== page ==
[At-Large] R: IGO names: is this worth war?

Evan Leibovitch evan at telly.org
Sat Nov 5 00:48:01 UTC 2016

On 5 November 2016 at 01:14, Karl Auerbach <karl at cavebear.com> wrote:

> For that purpose they need not come to ICANN for protection; they already
> have the tools they need - digital certificates from the established
> certificate authorities around the world.

​Funny, that doesn't appear to be sufficient for trademark holders.​

​If it was simple as that we wouldn't need clearing houses and adjudication
procedures whose resolution isn't done just by algorithm. Yet ICANN has
seemed fit to bestow this myriad of non-technical protection measures to
trademarks, but is satisfied to stop short of offering similar protection
to non-commercial trustworthy names. So *this* is the place to draw the
line and say "no more protections"? Good luck with that.

> any consumer can walk up the certificate chain to check that they are
> chatting with the IGO itself and not a fake.

​This is the point at which I stopped reading.​

​To expect Internet end-users -- especially newcomers -- to understand (let
alone trace and discern legitimate certificates from fakes) Internet
digital signatures is a recipe for utter failure. Unless and until that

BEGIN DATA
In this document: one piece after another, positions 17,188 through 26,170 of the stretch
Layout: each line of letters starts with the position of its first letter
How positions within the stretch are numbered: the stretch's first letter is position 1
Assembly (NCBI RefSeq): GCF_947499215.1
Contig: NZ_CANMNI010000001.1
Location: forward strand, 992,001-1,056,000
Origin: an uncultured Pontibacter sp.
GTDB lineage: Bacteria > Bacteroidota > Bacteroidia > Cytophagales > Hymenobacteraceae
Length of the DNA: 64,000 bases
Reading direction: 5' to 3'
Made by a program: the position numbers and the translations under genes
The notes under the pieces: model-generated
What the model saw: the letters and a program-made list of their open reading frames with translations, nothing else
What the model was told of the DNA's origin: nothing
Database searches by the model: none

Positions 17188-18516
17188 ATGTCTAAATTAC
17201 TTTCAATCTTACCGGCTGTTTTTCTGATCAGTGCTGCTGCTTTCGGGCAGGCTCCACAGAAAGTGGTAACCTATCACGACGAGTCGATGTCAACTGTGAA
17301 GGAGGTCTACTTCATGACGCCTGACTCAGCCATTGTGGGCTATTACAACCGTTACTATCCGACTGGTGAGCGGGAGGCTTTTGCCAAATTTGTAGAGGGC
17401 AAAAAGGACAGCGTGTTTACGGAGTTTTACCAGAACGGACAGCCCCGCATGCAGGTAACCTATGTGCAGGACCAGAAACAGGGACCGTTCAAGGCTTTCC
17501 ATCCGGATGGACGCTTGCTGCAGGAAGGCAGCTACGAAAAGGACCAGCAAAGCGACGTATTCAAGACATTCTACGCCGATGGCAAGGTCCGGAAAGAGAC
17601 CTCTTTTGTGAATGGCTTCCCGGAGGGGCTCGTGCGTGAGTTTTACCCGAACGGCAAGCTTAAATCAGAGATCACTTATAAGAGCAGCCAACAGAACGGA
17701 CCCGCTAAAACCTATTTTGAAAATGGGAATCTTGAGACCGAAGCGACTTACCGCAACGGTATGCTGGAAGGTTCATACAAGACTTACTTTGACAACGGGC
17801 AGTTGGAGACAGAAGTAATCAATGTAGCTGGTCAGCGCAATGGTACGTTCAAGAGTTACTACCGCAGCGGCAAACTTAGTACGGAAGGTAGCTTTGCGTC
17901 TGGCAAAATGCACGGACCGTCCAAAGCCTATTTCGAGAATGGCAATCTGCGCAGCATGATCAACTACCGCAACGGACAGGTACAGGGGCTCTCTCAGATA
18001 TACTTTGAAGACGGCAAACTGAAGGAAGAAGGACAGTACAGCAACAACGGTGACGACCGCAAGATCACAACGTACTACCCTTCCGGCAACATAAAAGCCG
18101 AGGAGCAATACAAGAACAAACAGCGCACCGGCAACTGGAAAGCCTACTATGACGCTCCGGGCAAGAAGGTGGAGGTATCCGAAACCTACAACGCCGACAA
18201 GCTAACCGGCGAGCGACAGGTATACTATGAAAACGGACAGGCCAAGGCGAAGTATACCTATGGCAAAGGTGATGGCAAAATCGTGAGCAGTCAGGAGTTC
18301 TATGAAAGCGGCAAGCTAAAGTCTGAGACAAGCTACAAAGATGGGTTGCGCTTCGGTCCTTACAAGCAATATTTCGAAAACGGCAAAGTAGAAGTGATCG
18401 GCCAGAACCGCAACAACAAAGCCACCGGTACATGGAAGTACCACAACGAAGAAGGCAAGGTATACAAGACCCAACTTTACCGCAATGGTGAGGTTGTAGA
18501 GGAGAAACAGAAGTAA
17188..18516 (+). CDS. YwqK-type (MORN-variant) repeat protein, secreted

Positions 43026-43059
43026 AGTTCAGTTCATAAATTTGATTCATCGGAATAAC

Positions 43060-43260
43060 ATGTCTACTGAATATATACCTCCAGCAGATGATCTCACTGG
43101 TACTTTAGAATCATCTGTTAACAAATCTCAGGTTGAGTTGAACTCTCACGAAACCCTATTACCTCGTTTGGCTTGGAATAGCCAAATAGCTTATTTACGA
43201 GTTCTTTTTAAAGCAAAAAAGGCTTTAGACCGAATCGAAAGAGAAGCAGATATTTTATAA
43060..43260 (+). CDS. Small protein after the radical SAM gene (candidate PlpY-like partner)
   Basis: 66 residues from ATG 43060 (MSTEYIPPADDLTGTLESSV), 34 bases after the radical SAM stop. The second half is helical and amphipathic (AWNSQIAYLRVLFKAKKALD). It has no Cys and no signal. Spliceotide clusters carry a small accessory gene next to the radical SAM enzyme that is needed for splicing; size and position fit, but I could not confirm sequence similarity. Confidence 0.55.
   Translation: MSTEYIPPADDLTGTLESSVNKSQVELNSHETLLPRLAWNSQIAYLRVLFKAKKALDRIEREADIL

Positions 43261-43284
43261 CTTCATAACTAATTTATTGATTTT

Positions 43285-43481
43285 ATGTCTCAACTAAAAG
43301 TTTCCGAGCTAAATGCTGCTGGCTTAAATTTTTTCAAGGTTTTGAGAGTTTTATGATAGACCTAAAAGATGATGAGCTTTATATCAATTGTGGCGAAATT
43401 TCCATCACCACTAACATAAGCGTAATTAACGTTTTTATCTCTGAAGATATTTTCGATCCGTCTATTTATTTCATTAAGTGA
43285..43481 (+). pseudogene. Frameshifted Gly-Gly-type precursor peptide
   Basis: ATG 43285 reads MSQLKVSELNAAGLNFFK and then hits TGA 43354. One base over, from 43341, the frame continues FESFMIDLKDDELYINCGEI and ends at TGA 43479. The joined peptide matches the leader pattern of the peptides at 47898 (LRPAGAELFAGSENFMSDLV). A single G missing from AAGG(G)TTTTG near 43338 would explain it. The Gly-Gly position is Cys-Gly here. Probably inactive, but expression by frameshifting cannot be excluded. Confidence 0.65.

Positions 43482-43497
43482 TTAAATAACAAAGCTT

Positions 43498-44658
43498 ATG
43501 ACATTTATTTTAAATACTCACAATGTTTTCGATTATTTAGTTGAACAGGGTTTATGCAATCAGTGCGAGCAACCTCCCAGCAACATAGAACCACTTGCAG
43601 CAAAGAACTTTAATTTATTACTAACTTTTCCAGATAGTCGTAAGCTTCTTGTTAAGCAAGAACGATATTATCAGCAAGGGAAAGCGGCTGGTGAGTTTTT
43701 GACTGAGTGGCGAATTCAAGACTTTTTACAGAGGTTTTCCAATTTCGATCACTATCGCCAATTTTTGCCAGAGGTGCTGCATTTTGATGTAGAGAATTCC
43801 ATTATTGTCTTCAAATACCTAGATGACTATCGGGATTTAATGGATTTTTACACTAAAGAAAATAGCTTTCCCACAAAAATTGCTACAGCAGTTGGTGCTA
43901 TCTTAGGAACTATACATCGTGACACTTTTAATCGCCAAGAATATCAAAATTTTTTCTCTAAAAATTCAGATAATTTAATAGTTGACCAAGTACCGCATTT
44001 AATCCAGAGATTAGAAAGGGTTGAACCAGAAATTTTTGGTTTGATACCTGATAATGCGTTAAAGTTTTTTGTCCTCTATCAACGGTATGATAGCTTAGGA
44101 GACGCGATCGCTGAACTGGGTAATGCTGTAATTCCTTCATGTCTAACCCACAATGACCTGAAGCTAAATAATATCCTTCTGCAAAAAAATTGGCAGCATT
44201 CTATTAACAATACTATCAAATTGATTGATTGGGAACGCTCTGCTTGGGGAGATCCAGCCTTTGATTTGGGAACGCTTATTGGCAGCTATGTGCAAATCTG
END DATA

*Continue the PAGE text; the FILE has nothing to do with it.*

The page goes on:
process is seamless globally, it is a wholly unsatisfactory solution.

Maybe the answer is not completely within ICANN's remit but it absolutely
within mandate to maintain trust in the DNS. So perhaps partnership with
other bodies is in order, to strengthen and simplify the infrastructure and
to engage in public education on self-defence. ICANN has traditionaly
avoided such alliances, perhaps it is time to re-think.

But really? It's up to Internet end-users to "walk up the certificate
chain" else they deserve to be scammed? And trademark holders get
preferential treatment over names created by international treaty? If
that's the best ICANN can do in response to this kind of challenge, you
might as well start prepping for another transition.

- Evan
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